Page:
Community·Poetry Club

East Coast Poetry Club: shalan joudry

This week, shalan joudry’s poem No Goodbye For Bones invites readers to think about bones, burials, and their stories.

For the twelfth and final instalment of of East Coast Poetry Club, shalan joudry shares a poem.


Welcome back to the East Coast Poetry Club. This is the twelfth and final week of the project, before we go on a hiatus until the fall. Each week, we have shared a poem and first-person insights from a local poet. For our final instalment we're honoured to share No Goodbye For Bones by shalan joudry.

(Robert Short for CBC)

I wrote this poem this past year as i was reflecting on various landmarks and their stories. One of these is an archeological site dating back thousands of years where our L'nu ancestors lived for millennia at the mouth of a river. Like many areas where our ancestors lived along waterways and coastlines, particularly bountiful estuaries, that place is now "privately owned" by non-Mi'kmaq. When you pause to think about it, many cities and towns in Mi'kma'ki are situated in places that our ancestors also favoured and are thus likely archeological sites. I try to imagine various time periods along our rivers and about the stories in an attempt to reach back to my ancestors. One day i was trying to imagine what happened to those individuals, that family, who passed away and were dug up millennia later.

I'm curious how readers will think of their own ancestors' bones and burials and how we tell the stories of them. Some cultures (including l'nu/Mi'kmaw) buried people with some of their closest tools or items. And does being close to the land remind us about our short human earthwalk, so that the ancestral past connects us to our descendants?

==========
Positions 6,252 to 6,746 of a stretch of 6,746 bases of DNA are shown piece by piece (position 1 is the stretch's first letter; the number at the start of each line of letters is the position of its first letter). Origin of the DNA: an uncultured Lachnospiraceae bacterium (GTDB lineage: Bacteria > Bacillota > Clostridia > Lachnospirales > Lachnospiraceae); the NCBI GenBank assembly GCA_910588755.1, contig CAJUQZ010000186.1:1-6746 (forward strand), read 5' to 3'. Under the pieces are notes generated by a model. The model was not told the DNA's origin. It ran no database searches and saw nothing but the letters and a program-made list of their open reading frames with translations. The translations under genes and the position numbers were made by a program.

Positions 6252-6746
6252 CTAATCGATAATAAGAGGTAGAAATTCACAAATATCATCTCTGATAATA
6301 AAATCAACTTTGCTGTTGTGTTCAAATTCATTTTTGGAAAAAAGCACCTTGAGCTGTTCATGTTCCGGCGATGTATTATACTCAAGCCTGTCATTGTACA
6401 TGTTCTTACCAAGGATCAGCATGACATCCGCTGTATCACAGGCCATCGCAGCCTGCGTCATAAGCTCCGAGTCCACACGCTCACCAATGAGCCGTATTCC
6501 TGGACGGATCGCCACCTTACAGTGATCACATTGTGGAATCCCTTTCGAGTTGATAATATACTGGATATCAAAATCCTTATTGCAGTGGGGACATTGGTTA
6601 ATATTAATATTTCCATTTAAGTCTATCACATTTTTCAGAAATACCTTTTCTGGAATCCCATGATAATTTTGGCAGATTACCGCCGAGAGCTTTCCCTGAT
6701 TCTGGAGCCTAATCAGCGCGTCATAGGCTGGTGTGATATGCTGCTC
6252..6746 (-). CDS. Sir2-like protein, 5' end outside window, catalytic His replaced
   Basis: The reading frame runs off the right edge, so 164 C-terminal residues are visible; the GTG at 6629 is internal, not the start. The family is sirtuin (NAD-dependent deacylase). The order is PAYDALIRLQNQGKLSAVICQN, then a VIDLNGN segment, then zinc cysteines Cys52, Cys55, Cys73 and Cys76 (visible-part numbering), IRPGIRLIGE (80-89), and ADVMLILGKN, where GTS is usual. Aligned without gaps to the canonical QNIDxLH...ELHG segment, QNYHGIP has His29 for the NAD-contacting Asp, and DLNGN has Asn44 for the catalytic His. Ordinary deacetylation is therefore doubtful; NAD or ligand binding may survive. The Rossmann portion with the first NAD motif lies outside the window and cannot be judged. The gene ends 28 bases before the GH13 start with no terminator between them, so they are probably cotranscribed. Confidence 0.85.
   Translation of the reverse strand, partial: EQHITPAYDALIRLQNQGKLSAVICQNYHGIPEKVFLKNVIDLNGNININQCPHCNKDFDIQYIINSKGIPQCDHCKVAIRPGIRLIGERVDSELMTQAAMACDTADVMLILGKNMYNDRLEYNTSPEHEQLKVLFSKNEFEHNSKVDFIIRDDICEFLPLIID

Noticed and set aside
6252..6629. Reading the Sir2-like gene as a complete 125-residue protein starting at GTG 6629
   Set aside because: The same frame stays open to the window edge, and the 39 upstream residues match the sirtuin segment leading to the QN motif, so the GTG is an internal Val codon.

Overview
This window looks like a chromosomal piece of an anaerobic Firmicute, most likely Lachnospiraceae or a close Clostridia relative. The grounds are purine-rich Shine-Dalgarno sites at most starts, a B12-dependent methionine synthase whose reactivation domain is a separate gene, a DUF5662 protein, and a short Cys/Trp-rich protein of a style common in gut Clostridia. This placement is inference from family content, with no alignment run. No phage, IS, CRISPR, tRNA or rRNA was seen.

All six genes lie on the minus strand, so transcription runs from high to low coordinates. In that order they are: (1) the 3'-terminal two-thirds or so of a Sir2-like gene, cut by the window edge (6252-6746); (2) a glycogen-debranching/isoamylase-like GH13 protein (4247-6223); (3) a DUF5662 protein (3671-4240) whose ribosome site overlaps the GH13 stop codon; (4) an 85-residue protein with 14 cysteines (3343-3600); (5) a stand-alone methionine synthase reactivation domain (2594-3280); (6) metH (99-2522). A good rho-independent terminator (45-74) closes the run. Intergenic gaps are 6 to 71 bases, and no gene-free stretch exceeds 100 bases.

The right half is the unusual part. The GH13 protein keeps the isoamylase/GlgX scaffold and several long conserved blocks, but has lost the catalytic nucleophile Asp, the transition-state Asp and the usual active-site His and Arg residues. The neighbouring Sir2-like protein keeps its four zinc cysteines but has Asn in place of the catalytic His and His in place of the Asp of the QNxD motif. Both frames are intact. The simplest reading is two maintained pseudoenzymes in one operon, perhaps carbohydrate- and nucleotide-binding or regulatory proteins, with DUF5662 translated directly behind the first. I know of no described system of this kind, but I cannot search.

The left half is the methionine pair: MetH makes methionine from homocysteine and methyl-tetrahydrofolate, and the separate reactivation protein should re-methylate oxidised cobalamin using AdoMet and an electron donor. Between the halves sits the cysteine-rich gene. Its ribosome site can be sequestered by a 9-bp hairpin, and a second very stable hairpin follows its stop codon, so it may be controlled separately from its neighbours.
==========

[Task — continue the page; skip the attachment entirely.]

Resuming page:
No Goodbye For Bones

a woman's arms were empty
no materials to take to other worlds
but her baby

like the ritual of porpoise feast
remains returned back home to se
these bodies laid high on cliff shore
looking west to bay

there was no song for their unearthing
through two thousand years of shell waste
but the timbre of metal against soil's grain
and the strike of museum caskets closing

*        *

he only tells the story in the wi'kuom
of how he repatriated the remains
to communal burials inland for safety
and a place to meet, again

In this piece, some words that are typically capitalized in the English language are not. In Atlantic Canada, English has displaced Mi'kmaw language, erasing a legacy of cultural and grammatical rules. Joudry shared that this choice questions the ego-centric first person perspective that is unique to the English language. Instead, she says, our culture needs to humble our voice and speak for collective rights and collective identity. "If i continue to capitalize "I" and not "We" then i am agreeing to this stronger first person voice, when in fact i need to de-emphasize it."

More East Coast Poetry Club:

Week One: Kanaar Bell
Week Two: Anna Quon
Week Three: Sarah Kierstead
Week Four: Cory Decker
Week Five: Logan Richard
Week Six: Nolan Natasha 
Week Seven: Michelle Sylliboy 
Week Eight: Bee Stanton 
Week Nine: Guyleigh Johnson
Week Ten: Abena "Beloved Green" Tuffour
Week Eleven: J.G. Lutes

About the Author

shalan joudry


Shalan joudry is a storyteller, author, ecologist, and mother from L’sitkuk (Bear River First Nation). Her poetry has been published in literary journals and anthologies. Her first book of poetry, "Generations Re-merging" was published by Gaspereau Press in 2014. Her second book of poetry is forthcoming with Gaspereau Press this fall.